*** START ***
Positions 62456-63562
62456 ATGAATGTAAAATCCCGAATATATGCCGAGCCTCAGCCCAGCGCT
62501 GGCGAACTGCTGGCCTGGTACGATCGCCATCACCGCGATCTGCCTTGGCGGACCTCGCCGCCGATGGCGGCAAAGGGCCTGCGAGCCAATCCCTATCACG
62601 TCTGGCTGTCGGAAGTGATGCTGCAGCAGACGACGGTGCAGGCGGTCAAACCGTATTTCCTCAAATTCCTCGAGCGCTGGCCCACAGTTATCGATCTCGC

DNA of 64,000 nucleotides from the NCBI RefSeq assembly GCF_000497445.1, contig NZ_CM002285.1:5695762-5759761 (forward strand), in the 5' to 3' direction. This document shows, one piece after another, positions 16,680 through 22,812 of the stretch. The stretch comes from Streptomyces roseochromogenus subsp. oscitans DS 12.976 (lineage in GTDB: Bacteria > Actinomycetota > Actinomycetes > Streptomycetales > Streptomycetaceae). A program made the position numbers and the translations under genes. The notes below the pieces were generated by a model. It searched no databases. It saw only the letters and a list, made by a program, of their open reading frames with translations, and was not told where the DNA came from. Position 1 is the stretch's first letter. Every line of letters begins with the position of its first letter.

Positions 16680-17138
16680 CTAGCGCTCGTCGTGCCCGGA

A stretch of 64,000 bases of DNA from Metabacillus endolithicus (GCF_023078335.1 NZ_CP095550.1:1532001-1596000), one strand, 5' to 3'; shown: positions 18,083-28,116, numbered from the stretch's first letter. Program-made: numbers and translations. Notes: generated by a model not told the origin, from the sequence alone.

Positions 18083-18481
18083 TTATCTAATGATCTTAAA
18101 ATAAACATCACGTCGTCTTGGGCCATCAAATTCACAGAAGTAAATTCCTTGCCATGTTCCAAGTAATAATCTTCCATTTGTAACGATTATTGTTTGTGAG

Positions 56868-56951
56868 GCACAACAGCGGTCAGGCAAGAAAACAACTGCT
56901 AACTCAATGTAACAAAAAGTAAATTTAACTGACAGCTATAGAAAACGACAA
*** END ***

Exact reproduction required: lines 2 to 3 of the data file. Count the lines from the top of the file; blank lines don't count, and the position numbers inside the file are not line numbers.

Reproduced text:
62456 ATGAATGTAAAATCCCGAATATATGCCGAGCCTCAGCCCAGCGCT
62501 GGCGAACTGCTGGCCTGGTACGATCGCCATCACCGCGATCTGCCTTGGCGGACCTCGCCGCCGATGGCGGCAAAGGGCCTGCGAGCCAATCCCTATCACG